a jolly little play that starts with the kind of gang brawling that gives Michael Laws a woody, goes through what would now be considered statutory rape and ends with a horrible teen suicide pact.

    It's rather different, though. Portraying something does not mean advocating it, and Shakespeare comes nowhere close to even having any character say 'wouldn't it be great if all the teenagers killed themselves, now let's have sex with under-age girls'.

    Musichall is not advocating a fantasy, either, but something that happens in real Jamaican life with depressing regularity.

    Now, that doesn't mean that I think it should be banned, but pretty much all of the 'it's just like's I've seen on this haven't been even remotely equivalent. And I think the degree of 'incitement' or 'fantasy' shouldn't be judged against our culture, but the one it rises out of. Except in visa cases, where you are looking at the culture you're coming into. The Canadian Embassy in Jamaica makes all artists applying to perform in Jamaica sign a declaration that they've read and will abide by the Canadian Bill of Rights.

    Christchurch • Since Nov 2006 • 4650 posts Report Reply

  • Tess Rooney,

    I think there's an inherent difference between a play showing the consequences of bad human behaviour (and you have to admit it didn't work out well for the Capulets and the Montagues) and singing a song that directly incites violence.

    Romeo and Juliet is a tragedy that shows what horror a feud can bring about. You only have to read the prologue to see the point it's making. Line 6 specifically details the ending of the play, "A pair of star-cross'd lovers take their life".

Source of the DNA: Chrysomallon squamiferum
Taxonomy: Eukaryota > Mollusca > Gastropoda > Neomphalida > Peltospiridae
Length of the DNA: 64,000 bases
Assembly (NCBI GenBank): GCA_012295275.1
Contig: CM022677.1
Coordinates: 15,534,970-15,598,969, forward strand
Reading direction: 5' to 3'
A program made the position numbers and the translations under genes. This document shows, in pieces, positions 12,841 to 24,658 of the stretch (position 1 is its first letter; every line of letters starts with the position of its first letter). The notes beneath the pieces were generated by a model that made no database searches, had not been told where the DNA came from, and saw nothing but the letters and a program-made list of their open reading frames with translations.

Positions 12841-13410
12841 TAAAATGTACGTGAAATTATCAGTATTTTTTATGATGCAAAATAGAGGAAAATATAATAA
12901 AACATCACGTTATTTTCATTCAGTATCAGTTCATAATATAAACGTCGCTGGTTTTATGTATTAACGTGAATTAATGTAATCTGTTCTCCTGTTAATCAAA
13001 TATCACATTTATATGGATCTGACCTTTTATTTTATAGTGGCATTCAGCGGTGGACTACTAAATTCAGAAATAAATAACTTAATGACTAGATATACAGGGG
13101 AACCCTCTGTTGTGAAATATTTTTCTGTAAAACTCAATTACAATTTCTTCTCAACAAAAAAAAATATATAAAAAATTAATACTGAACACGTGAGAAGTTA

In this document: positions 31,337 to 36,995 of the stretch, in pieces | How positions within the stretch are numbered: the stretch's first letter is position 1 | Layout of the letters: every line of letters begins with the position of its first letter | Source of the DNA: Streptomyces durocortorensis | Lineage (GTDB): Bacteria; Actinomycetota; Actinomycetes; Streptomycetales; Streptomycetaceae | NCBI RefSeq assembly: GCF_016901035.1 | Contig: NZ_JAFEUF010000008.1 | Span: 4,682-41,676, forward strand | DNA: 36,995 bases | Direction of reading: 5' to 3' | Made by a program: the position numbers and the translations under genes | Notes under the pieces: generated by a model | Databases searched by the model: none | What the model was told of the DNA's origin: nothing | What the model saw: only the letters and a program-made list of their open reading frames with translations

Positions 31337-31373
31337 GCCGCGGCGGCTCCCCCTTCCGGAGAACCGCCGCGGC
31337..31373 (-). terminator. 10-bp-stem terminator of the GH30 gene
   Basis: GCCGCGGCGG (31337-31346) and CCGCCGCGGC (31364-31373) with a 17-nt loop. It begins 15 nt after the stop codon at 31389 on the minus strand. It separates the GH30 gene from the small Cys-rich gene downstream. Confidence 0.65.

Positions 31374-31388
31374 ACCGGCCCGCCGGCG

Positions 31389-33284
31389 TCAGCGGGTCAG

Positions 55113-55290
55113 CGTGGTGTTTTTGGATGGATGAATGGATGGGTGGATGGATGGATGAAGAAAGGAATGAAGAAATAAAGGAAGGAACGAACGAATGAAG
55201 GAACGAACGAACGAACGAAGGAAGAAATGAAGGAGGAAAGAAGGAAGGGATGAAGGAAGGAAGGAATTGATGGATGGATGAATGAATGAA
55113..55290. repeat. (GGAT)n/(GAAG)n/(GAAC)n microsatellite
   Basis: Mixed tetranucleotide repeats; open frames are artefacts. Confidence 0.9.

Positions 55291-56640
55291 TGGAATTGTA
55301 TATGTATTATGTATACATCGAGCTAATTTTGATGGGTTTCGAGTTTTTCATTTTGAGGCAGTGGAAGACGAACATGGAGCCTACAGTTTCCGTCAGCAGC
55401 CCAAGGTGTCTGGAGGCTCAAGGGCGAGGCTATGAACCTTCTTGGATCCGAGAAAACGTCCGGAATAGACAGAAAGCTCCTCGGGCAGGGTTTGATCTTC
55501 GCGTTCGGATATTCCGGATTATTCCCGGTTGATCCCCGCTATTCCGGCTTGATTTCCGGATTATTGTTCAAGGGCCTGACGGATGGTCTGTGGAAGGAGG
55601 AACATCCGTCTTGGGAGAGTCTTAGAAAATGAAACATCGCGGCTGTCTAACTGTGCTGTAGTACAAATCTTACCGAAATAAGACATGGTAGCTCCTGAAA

But still, I think that Beenie Man can sing his vile songs provided he isn't directly inciting violence (and I'm honestly not sure if he is or not, as you say we aren't generally psychotic) and also I'm glad the BDO decided not to have him in their line up.

    Since May 2009 • 267 posts Report Reply

  • Tess Rooney,

    Musichall is not advocating a fantasy, either, but something that happens in real Jamaican life with depressing regularity.

    For me, this is the real issue. Beenie Man comes from and feeds into a culture where killing people is celebrated and that's evil.

    Since May 2009 • 267 posts Report Reply

  • Mrs Skin,

    Craig, your first link is broken. Also I don't see Charles Chauvel's "broad definition of incitement" - although admittedly I have just woken up. I don't get the relevance/context of that point either. Chauvel isn't basing his argument on the Crimes Act, which is where incitement would be relevant.

    Can you also explain for me why Chauvel's call to deny Beenie Man a visa is wrong in principle? Feeling is running high on both sides of the debate and there have been threats of violence made. I have no idea how serious the risk is, but we do have policy in the Immigration Manual that addresses this specifically, and that policy is the basis of Chauvel's letter. What is it about this that you disagree with?

    the warmest room in the h… • Since Feb 2009 • 168 posts Report Reply

  • Sofie Bribiesca,

    Personally, I think Chauvel was wrong, I think BDO can do whatever they wanted because they want to please a majority of their paying audience.I do think their point was that whilst aware of the contentious man's lyrics, they thought he had changed his way. Without confirmation of this, they really had to go with their personal feelings.
    I think there are heaps of controversial lyrics out there, e.g. Eminem, NWA. I must admit to listening to both those, and considered their lyrics as an education of areas I hadn't been. Jus' sayin'

    here and there. • Since Nov 2007 • 6796 posts Report Reply

  • Sofie Bribiesca,

    but we do have policy in the Immigration Manual that addresses this specifically,

    So he was not needed. His intention may be in the right place but it becomes immediately divisive. I don't think that is helpful or any better.

    here and there. • Since Nov 2007 • 6796 posts Report Reply

  • Peter Darlington,